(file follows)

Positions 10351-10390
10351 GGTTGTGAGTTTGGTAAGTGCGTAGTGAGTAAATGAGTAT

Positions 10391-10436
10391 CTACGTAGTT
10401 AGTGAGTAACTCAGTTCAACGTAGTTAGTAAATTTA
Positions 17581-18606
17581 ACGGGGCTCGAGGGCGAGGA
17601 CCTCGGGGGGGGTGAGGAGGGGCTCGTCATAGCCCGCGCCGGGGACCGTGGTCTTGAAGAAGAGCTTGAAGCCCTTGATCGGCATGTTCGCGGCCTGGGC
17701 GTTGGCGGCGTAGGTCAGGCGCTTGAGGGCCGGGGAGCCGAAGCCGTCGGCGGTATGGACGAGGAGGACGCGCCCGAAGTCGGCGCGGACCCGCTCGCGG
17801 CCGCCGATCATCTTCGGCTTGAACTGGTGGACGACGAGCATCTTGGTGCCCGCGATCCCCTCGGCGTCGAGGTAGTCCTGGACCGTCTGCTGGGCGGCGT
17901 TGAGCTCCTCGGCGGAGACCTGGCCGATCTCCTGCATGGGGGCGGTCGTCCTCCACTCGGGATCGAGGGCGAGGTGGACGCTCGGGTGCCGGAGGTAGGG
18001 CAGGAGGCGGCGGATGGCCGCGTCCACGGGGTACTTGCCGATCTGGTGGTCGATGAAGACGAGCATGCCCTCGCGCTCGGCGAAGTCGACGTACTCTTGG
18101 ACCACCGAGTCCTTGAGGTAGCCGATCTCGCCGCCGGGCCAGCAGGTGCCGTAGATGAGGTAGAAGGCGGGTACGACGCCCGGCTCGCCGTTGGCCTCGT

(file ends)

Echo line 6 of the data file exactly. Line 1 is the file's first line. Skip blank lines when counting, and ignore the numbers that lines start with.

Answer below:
Positions 17581-18606